UPDATE aws_blog.account_user_profile
SET playing_time = 700,
profile_version = ‘v1’,
modify_time = toTimestamp(now())
WHERE account_id = ‘unique_account_B’ and profile_id = ‘unique_profile_2’
IF profile_version = ‘v0’ and playing_time != 700;

Verify the results by running the SELECT statement. You should receive a profile_version v1 and playing_time of 700.

SELECT profile_version, playing_time
FROM aws_blog.account_user_profile
WHERE account_id = ‘unique_account_B’ AND profile_id = ‘unique_profile_2’;

The output in figure 8 that follows shows a successful update to the profile’s playing time. Verification of results shows the playing time of 700 and the version number has increased to v1.

Figure 8: Terminal window showing the successful output of a LWT and retrieval of the latest values

As an experiment, repeat the command to see the API result in a check failure. The result will contain the current values for version_number and playing_time. You can now retry the operation with the latest values. The output in Figure 9 that follows shows an example of a conditional check failure response for an update statement.

Figure 9: Terminal window showing a conditional check failure of a LWT attempting to update a row with a different version number than expected

Implement partition-level optimistic locking using LWT and static columns

In the previous example, LWTs were used to create optimistic locking on a row. You can also perform optimistic locking on a logical partition by using LWTs and static columns. When you declare a column in an Amazon Keyspaces table as static, the cell value of the static column is shared among all rows in a logical partition. By using a static column with LWTs, you can implement a mechanism for versioning partition modifications. This pattern allows applications to perform atomic modification on the current state of a partition.

For example, in the previous example you updated the playing time for an individual profile, but now the requirement is to also aggregate playing time for every profile in a given account. You now have to manage access of multiple writers across multiple rows. By using LWTs and static columns, you can modify the static column cell value and row data atomically while also applying conditions that enable optimistic locking.

Before continuing, it’s important to review the following:

With NoSQL you can still model relationships. The data model in this example demonstrates a one-to-many relationship between an account and profiles. The account is represented by the partition key and static columns. Profiles are represented by the clustering key and the row’s cells.
In the Cassandra API, inserts and updates are upserts. An update will insert a new row if one is not already present as long as you provide the primary key in the where clause.
You can use equality and inequalities =, <, <=, >, >=, and != in your LWT IF statement. You can also check for null and access items in a collection.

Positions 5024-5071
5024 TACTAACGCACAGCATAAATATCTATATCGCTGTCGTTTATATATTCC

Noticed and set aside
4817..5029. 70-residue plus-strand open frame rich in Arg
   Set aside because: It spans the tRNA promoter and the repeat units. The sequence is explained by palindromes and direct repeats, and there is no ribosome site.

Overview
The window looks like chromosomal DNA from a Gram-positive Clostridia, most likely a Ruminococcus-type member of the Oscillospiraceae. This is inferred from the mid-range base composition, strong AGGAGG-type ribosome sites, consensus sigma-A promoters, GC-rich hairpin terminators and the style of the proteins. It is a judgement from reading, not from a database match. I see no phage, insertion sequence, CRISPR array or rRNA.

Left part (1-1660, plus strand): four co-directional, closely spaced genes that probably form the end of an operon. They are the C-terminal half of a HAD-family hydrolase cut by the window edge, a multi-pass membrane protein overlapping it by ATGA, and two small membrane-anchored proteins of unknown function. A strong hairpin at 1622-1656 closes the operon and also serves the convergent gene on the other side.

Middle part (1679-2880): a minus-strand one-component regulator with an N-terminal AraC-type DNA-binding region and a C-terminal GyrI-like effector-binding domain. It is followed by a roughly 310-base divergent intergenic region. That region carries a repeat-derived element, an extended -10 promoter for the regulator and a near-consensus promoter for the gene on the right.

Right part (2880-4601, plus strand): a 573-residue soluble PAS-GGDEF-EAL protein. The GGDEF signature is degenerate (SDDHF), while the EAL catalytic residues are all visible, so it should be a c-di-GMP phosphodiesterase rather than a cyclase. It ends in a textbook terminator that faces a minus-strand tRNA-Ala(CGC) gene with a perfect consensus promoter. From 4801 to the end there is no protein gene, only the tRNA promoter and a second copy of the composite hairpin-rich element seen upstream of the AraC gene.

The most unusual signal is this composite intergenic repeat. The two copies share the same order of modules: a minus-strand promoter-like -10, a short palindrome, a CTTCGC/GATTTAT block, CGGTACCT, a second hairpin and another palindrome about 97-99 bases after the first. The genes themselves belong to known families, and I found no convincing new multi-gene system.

Figure 10 that follows is a visual representation of the model of account and profile. Unique accounts are represented by the partition key. Account data is stored in static columns, which can be retrieved by returning any row in the partition. Each unique profile is represented as a row in a partition. Reading any row will also return both profile and account data.

Figure 10: Visualization of an account user profile table mapped to Cassandra data modeling concepts of partition key, clustering key, rows, and static columns

You can run a select statement for the account_id of unique_account_C. This account and partition shouldn’t exist yet, and will result in 0 rows returned. You can reuse this command throughout this example to verify the current partition state.

FROM aws_blog.account_user_profile
WHERE account_id = ‘unique_account_C’;

Insert a new profile to an account

First, insert a new account and profile. Make sure that neither the partition nor row exists yet. You can do this by performing an LWT with a conditional check on null for profile_version and account_version. The profile_version acts as an optimistic lock for the row and account_version acts as an optimistic lock for the partition. If both are null, then the update will perform an insert. Including a check on profile_version might seem redundant, but it serves as a useful mechanism for returning the current value in case of a conditional check failure.

UPDATE aws_blog.account_user_profile
SET playing_time = 700,
name = ‘Emma’,
profile_version = ‘pv0’,
account_playing_time = 700,
account_version = ‘av0’,
create_time = toTimestamp(now()),
modify_time = toTimestamp(now())
WHERE account_id = ‘unique_account_C’ AND profile_id = ‘unique_profile_1’
IF profile_version = null AND account_version = null;

Figure 11 that follows shows the results of the initial insert. You can see that both account_version and profile_version are initialized as version 0 and playing_time and account_playing_time are both equal to 700. The fields create_time and modify_time are omitted in the select statement for readability.

Figure 11: Terminal window showing the output of a cql select statement retrieving all the rows for a given account_id

Add a second profile to an account